The Defiler, Pt III

It look like the hit counter passed 10,000 over the weekend. Wow.

Okay, continuing on...

Cut out the leg sockets. They’re the vaguely star-shaped pieces on page four of the template. Glue four of these in place on the back section of the chassis, a little bit in from either end. They should be tall, not wide. The extra two are for the front arms, which we’ll get to in a while.

Start with the front legs. Put white glue on the inside of the socket, then pinch the four “arms” of the socket closed around the wooden bead. You’re probably going to have to hold them for a minute or three, and there will be some readjustment needed as you go. I held them for about five just to be safe. If you plan carefully, you can get both front legs in place and hold them both at the same time.

This Is Important -- Make sure the legs will sit flat once the model is in its standing pose. The more of an angle they’re at, the harder it will be to get the feet/ talons to line up when we get to them.

I did two legs on one Defiler, then moved to the other one and did two on that model. If you’re only working on one, you should probably give it about ten minutes for the glue to firm up before moving on. Once I had all four legs on and they were relatively solid, I flipped it over and put a few drops of glue in key points to make it even stronger. I gave this whole assembly about an hour to dry and it ended up good and rigid. Strong enough that I knew a leg wasn’t going to randomly drop off during a game.

While that lower section was drying, I went to work on the torso.

Actually, before I do that, I want to point out something that may please some of you. The majority of this template focuses on the bottom half of the Defiler and lustandtorment did a fantastic job with that. Something occurred to me the other day, though. What else can you do with the bottom half of a Defiler? To be more specific, what else could you do with the bottom half of a Defiler and the spare torso, head, and arms that come with the new Daemon Prince model?

Food for thought, eh?

So, for the battle cannons, I decided to use the same simple design I used to make an engine for the Hellblade a few weeks back. Cut a piece of card 2 1/4” wide by 3/4” long. You want to do a series of scores on it 1/4” apart, parallel to the short side, so when it’s done your piece of card has nine sections measuring 1/4” wide by 3/4” long. That last section’s going to be a tab, so it’s probably better if you cut the corners down. Roll this piece, glue it on the tab, and clamp it so you’ve got an octagonal cylinder 3/4”long. With me so far?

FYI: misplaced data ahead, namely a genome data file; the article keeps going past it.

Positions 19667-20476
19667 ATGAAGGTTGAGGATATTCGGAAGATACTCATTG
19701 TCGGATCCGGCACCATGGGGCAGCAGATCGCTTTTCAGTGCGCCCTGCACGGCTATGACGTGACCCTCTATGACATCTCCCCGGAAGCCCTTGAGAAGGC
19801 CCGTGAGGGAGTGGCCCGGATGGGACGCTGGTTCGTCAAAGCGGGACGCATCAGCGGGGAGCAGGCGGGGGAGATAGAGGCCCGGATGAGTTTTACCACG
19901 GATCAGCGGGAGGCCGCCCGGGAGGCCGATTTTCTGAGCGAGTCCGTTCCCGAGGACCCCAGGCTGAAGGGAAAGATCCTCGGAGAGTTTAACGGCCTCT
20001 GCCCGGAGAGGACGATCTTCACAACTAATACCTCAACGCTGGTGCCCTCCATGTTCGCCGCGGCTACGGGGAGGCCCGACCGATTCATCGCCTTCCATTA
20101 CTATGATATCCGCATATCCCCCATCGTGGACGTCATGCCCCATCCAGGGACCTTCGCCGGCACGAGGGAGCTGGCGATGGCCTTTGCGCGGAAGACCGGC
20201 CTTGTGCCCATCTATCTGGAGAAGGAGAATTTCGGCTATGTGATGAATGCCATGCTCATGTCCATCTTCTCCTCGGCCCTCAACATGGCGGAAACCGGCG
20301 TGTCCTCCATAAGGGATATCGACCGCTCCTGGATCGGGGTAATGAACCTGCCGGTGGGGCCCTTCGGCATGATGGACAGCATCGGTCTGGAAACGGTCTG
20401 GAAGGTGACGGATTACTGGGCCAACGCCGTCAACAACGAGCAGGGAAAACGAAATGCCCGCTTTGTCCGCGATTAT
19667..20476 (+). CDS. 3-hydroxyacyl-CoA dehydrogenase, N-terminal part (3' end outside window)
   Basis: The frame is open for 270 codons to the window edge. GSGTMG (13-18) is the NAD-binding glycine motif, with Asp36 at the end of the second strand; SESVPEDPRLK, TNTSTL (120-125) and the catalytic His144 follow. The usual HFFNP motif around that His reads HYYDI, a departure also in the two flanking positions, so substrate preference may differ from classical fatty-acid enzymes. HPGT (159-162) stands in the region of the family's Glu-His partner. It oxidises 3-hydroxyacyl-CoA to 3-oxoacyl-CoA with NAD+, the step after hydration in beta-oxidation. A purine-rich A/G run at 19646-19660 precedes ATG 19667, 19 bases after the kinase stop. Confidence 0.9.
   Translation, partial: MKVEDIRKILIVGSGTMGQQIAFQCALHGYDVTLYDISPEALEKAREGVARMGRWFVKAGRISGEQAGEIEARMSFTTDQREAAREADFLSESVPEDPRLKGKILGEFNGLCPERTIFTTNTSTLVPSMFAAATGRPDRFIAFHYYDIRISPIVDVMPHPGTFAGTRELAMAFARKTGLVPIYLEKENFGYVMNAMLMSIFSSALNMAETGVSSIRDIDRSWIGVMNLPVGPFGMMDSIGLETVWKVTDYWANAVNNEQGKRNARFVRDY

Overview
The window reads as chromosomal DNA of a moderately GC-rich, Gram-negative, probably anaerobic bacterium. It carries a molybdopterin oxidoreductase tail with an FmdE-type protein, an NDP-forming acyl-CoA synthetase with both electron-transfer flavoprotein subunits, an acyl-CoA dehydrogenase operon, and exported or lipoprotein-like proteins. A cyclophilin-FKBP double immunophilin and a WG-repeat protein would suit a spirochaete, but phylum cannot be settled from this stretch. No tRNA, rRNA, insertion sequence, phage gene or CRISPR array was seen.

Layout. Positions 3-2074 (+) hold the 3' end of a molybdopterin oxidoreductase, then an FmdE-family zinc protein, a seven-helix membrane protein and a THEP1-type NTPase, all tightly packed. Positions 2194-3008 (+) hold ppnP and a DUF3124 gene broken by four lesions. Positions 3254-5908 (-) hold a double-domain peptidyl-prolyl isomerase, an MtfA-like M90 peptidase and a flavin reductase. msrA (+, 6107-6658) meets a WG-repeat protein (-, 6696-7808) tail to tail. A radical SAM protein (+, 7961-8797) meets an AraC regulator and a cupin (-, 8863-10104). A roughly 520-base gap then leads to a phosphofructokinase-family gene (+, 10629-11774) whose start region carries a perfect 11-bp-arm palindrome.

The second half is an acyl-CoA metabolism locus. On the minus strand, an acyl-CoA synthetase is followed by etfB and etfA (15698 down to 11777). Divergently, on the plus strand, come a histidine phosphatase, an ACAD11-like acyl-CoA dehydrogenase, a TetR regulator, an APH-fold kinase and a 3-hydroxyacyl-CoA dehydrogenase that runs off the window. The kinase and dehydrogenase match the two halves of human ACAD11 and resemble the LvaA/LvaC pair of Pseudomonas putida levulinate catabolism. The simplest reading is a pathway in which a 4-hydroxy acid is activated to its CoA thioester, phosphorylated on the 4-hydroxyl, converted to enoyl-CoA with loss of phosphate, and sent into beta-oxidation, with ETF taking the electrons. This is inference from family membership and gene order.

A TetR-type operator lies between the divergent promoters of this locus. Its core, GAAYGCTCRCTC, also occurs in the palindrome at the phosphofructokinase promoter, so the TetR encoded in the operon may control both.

Next, cut three 1/4” strips that are three or four inches long. Wrap them tight around your hobby knife, a round pencil, or something like that so they get a good curve to them. Now wrap them around your cylinder and cut where appropriate. Glue one strip around the base of each cannon. For reference, the seam should be on the underside of your barrel, if your cannon looks better from one angle than another.

If you feel really daring, cut one strip to fit just inside the muzzle, too. That’ll give the sense of a thick, heavy barrel and help add to the illusion that it’s rounded, not octagonal. If you decide to do this, make sure the seam where the strip comes together is towards the top of the barrel. No one’s going to get a good look at the inside-top of a Defiler cannon.

From here on, I’m going to something slightly different with the cannon for each model. You can pretend these are optional bitz. Feel free to do whichever appeals to you on your own Defiler.

On the Nurgle model I glued the last strip around the barrel’s muzzle. Again try to make these outside-the-barrel seams on these strips line up, because you can hide them all on the underside of the cannon. This should give you a squat, very basic barrel, and it’ll look great once you add a few rivets with the 1/16” hole punch.

For the Khorne Defiler, I cut out eight triangles as shown. Score them down the middle and fold. Glue each of these little “spikes” on the business end of the cannon (creased edge up), butted up against the strip at the base. Make sure you set them on the octagonal edges, not on the flat surface. This will help hide the angular nature of the barrel. The triangle-spikes should end up with just a little bit hanging out over the muzzle, and result in a much more spiky-looking cannon.

Helpful Hint-- If you need to cut out a bunch of triangles for spikes (for Chaos or Orks or whatever) try this. For the ones above, mark out a strip 1/2” wide, then break it down into 1/2” x 1/4” rectangles. Sketch alternate diagonals into the rectangles (left-to-right, right-to-left, left-to-right, and so on). Now you’ve got a row of triangles going both ways, top and bottom. Nothing gets wasted and each cut is effectively cutting a side on two different triangles. Make sense?

There’s your battle cannon. Two versions of it, in fact.

As a final touch, cut a strip of card about 1” long by 1/8” wide. Score it to fit so it folds nicely into a “bracket” for the butt-end of the battle cannon. Now there’s something more substantial for the glue to grab when I attach the cannon to the gun shield.

Speaking of which... when you glue these two pieces together, make sure the cannon is lined up with the bottom edge of the gun shield. It will leave a bit hanging out over the top that you’ll need to fill in later on. I played with placement on this for a while and finally decided the easiest way to mount the cannon was just to make it flush with the front face of the shield. Putting it on top, on the angled section, just mkes it look too high up. If you’re more daring than me (and I’m sure some of you must be) you can try to notch the butt-end of the cannon so it can sit right on the angle of the torso.

That’s all for this time.

Oh, new anthology of the month is Robots Beyond, also from Permuted Press. Check it out.

No comments:

Post a Comment